I’ve had my eye on Swimmer in the Secret Sea (1975) since I read about it earlier this year and saw that it was published by Godine, one of my favorite publishers. As happens, though, I put off purchasing it online, which is the only place I thought I would find it. However, last month my wife and I were driving around and decided to take a little detour to Montclair, a lovely town just north of us. I slammed on my breaks when I saw an independent bookstore on the corner by the train station. I could have spent all day browsing at the Watchung Booksellers — I’m sure to my family it felt that way; they had loads of interesting books that you just don’t see in the major bookstores. I was delighted to find this painful novella on their shelf.
This short book (just under 100 pages of generously large type and margins) was originally published in Redbook, but in the same year it was published as a paperback. I believe it is a rare thing for a magazine short story to find its way into its own cover. To remain in print through the years is also quite a feat. Off the top of my head, I can think of only one other that has similar success: Cynthia Ozick’s The Shawl (and even it is actually two stories).
The story of Swimmer in the Secret Sea couldn’t be simpler. It begins when Diane’s water breaks and Laski runs out to to start the truck:
“I’ll get the truck warmed up.” He went outside into the snow. Beyond the shadowy tops of the pines the vast sky bowl-glittered, and the half-ton truck sat in the moonlight, covered with brightly sparkling ice. He opened the door and slid in, pulling on the choke and turning the ignition key.
Laski and Diane are expecting their first child. I have two young children, so I remember well how the general anxiety just before the delivery mixes with a strange calm (or is it numbness?). Kotzwinkle wonderfully captures these contradicting feelings perfectly.
It seemed to Laski there were two distinct Dianes — one who was shaking like a leaf, and another who was as calm and decisive as any old midwife. He felt the same split in himself as he picked up her valise and carried it toward the stairs. His hand was trembling, his heart pounding, but another part of him was calm, unshakable as an old tree. This calm quiet partner seemed to dwell in some region of the body Laski couldn’t identify. His guts were jumping, his brain was racing, his legs were shaking, but somewhere in him there was peace.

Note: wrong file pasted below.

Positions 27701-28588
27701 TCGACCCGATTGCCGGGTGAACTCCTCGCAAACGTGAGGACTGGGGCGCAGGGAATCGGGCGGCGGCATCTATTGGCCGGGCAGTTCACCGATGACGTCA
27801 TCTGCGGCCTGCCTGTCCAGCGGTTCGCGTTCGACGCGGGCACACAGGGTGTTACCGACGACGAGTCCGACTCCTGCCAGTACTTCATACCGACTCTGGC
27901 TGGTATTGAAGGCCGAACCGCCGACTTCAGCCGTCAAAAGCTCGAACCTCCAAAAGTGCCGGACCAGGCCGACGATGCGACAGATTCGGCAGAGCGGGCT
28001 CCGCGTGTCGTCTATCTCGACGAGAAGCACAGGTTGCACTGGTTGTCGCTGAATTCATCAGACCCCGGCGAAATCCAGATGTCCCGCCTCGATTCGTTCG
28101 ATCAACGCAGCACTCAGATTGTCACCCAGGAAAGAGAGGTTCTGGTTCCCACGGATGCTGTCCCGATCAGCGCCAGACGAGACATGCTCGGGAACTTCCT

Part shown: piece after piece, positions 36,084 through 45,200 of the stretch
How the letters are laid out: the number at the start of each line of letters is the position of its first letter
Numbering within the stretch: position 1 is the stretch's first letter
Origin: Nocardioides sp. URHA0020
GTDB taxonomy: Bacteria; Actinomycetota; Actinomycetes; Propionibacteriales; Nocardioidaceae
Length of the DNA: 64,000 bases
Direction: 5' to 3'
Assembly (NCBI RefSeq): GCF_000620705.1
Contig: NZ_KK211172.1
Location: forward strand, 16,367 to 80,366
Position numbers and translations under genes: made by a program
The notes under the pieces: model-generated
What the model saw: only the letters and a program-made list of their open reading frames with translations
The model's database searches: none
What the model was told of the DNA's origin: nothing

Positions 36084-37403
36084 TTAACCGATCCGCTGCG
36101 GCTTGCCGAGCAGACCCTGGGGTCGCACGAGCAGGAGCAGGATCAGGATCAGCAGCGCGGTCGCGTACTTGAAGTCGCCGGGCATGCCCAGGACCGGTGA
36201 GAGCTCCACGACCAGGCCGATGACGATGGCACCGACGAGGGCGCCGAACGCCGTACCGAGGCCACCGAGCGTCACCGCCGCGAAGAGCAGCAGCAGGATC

Sadly — and this is no spoiler because it happens at the beginning — the child, whose heartbeat we’ve just heard, dies during labor. Laski and Diane are forced to go back to their cold home and bury the child. The couple doesn’t even know this child, yet they feel its loss greatly. The child had, after all, been with them for nine months, and they had prepared for a life with it. Any comfort the doctors and nurses try to give — the good news is that this is unlikely to happen again; you will certainly be able to have another — just doesn’t cut it: “He thinks that’s what has been at stake, our wish for a child, any child, not this particular child who swung down the road between us. They can’t know how special he is.”
The book’s strength is the simple story, the seemingly simple way it is told, and the cold landscape that all at once emphasizes the book’s tragedy and its hope. The anxiety and the calm, a landscape that is both lonely and comforting, a child that never arrived but is deeply missed, tragedy and hope — or is there really any hope at all here? Such contradictions give the simplicity a full range of emotion. Another strength: the book’s ability to make the reader question any warmth he or she may be feeling.
This novella is depressing, but it also contains a lot of beauty.